Houston Couple Alleges Bair Hugger Led to Infections

A Houston couple alleges that the Bair Hugger surgical warming blanket is to blame for surgical site infections. Both individuals have had hip surgery and both suffered an infection in the aftermath. They have undergone over a dozen additional procedures to address complications from the infection.

“Some of the days, I don’t remember anything,” said the husband to Click2Houston. “Then I would start to be coherent again, and whoops, you got to go to another surgery.” He now walks with a prosthetic joint. His wife says she doesn’t expect to walk again. “I was in bed for six months, you know, and couldn’t get out of bed,” she said. “Then I go from that to a wheelchair, and then you have to maneuver and not be able to use my legs and use my arms.”

The couple blames these infections on the Bair Hugger, a surgical warming blanket that is used to maintain a patient’s body temperature during surgery. Dr. Lisa Mouzi, an anesthesiologist with the American Society of Anesthesiologists and the Harris Health System, says that anesthesia lowers the body temperature which can increase the risk of infection, heart attack and even death.
“Other complications that arise from low body temperature are increased rates of post-operative wound infections (and) delayed wound healing,” said Mouzi, according to Click2Houston. “Patients who have low body temperature tend to bleed more during surgery, which means they are at higher risk for requiring a blood transfusion.”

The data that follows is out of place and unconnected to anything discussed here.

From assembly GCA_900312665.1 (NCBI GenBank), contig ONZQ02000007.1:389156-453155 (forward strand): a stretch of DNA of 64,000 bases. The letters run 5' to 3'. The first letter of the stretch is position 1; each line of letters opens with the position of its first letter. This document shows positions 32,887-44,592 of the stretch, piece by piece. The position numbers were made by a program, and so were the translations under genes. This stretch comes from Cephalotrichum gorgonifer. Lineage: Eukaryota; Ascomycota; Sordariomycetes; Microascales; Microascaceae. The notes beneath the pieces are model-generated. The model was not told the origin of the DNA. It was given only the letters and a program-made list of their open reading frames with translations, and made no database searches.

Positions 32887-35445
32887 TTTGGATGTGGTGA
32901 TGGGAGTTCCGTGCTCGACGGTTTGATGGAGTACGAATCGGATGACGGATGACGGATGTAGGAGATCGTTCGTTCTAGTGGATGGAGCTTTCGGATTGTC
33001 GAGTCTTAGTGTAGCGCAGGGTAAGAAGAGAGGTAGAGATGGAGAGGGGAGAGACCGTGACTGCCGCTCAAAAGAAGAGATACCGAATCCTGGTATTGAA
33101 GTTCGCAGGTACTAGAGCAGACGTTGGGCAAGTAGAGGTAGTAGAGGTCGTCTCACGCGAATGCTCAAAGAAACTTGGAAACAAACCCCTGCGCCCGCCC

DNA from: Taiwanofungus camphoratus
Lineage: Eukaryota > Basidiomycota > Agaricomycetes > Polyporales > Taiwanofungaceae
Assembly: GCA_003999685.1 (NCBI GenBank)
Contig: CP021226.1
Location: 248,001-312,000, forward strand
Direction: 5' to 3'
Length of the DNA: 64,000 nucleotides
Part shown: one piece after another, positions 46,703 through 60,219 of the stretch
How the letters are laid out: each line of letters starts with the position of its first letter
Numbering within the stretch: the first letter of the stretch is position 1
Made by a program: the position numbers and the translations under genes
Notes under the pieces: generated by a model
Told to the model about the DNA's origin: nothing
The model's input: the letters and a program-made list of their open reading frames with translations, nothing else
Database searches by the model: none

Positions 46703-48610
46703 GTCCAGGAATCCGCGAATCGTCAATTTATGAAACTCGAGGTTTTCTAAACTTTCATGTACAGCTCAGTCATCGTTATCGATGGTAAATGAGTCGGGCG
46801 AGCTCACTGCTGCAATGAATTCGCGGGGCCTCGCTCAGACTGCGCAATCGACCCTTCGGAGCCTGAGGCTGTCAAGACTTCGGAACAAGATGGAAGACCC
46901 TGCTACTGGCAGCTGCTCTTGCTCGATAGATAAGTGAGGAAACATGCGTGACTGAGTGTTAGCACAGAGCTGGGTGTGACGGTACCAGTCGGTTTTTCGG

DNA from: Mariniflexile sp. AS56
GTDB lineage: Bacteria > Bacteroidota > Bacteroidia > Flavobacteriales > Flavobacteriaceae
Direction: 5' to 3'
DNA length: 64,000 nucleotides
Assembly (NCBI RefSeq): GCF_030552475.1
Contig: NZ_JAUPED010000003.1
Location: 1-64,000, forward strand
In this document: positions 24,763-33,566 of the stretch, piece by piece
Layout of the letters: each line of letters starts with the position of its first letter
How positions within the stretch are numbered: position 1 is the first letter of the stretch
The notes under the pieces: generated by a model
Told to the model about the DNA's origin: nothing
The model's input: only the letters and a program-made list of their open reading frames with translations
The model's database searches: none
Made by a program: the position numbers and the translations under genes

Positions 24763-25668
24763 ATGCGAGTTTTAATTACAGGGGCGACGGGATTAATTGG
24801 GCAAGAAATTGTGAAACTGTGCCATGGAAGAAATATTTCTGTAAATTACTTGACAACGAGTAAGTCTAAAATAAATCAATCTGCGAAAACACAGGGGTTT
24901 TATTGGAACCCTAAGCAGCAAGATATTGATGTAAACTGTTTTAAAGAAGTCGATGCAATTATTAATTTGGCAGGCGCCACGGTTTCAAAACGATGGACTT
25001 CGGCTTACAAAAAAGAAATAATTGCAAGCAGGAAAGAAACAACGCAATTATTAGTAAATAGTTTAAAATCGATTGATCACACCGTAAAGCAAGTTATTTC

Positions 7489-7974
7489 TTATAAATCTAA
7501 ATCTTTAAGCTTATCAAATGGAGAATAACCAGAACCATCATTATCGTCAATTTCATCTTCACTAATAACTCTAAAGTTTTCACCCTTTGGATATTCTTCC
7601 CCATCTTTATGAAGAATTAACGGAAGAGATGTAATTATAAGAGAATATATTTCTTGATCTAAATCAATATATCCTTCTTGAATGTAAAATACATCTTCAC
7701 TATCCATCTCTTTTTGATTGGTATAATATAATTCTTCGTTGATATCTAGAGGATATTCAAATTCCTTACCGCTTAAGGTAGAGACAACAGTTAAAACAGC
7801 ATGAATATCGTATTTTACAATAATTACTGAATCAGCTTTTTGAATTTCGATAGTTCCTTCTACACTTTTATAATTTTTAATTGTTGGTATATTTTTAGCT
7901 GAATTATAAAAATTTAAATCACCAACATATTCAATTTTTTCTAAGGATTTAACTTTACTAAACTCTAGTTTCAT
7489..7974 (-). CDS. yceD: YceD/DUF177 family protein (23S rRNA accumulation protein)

Bair Hugger pumps warm air into the surgical blanket in order to combat the drop in body temperature that comes with anesthesia. The plaintiffs allege that the design of the blanket picks up contaminants from the OR floor and deposits them into the surgical site, leading to infection.
The American Society of Anesthesiologists say it is necessary to have a warming device during surgery. “Patients lose heat dramatically within the first 30 minutes of anesthesia, so our standard of care is to keep a patient warm,” said Mouzi, who said she would implement a warming device regardless of how long the procedure takes.

Roughly 300 adverse event reports involving the Bair Hugger have been submitted to the FDA in the past 16 years.

The device was previously owned by Arizant and is now owned by 3M, who says the allegations are unfounded. The company states that post-operative infections are common and can be caused by many different factors, citing a CDC study showing that most surgical site infections are caused by bacteria in the patient’s own body.

Mouzi says that the best advice is for patients to have a discussion with their anesthesiologist before surgery.

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